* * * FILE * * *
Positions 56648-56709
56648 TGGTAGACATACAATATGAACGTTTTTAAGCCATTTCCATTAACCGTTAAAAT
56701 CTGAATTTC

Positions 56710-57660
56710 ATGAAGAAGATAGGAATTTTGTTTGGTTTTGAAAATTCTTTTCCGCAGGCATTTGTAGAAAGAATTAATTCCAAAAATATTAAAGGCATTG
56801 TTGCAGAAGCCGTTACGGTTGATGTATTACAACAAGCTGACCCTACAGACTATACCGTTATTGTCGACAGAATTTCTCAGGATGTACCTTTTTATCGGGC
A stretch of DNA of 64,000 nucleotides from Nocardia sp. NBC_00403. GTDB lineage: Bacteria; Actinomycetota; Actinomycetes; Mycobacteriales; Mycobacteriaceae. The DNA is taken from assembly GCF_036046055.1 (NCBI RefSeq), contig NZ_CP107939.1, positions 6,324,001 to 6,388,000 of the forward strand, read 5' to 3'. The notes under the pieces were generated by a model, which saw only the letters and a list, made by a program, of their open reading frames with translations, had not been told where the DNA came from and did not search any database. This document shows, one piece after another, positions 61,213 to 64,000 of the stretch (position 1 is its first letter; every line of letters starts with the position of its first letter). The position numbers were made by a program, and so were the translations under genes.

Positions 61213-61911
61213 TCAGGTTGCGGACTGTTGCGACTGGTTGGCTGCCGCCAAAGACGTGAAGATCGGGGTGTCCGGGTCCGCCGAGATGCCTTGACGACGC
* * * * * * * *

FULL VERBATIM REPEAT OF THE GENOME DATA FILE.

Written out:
Positions 56648-56709
56648 TGGTAGACATACAATATGAACGTTTTTAAGCCATTTCCATTAACCGTTAAAAT
56701 CTGAATTTC

Positions 56710-57660
56710 ATGAAGAAGATAGGAATTTTGTTTGGTTTTGAAAATTCTTTTCCGCAGGCATTTGTAGAAAGAATTAATTCCAAAAATATTAAAGGCATTG
56801 TTGCAGAAGCCGTTACGGTTGATGTATTACAACAAGCTGACCCTACAGACTATACCGTTATTGTCGACAGAATTTCTCAGGATGTACCTTTTTATCGGGC
A stretch of DNA of 64,000 nucleotides from Nocardia sp. NBC_00403. GTDB lineage: Bacteria; Actinomycetota; Actinomycetes; Mycobacteriales; Mycobacteriaceae. The DNA is taken from assembly GCF_036046055.1 (NCBI RefSeq), contig NZ_CP107939.1, positions 6,324,001 to 6,388,000 of the forward strand, read 5' to 3'. The notes under the pieces were generated by a model, which saw only the letters and a list, made by a program, of their open reading frames with translations, had not been told where the DNA came from and did not search any database. This document shows, one piece after another, positions 61,213 to 64,000 of the stretch (position 1 is its first letter; every line of letters starts with the position of its first letter). The position numbers were made by a program, and so were the translations under genes.

Positions 61213-61911
61213 TCAGGTTGCGGACTGTTGCGACTGGTTGGCTGCCGCCAAAGACGTGAAGATCGGGGTGTCCGGGTCCGCCGAGATGCCTTGACGACGC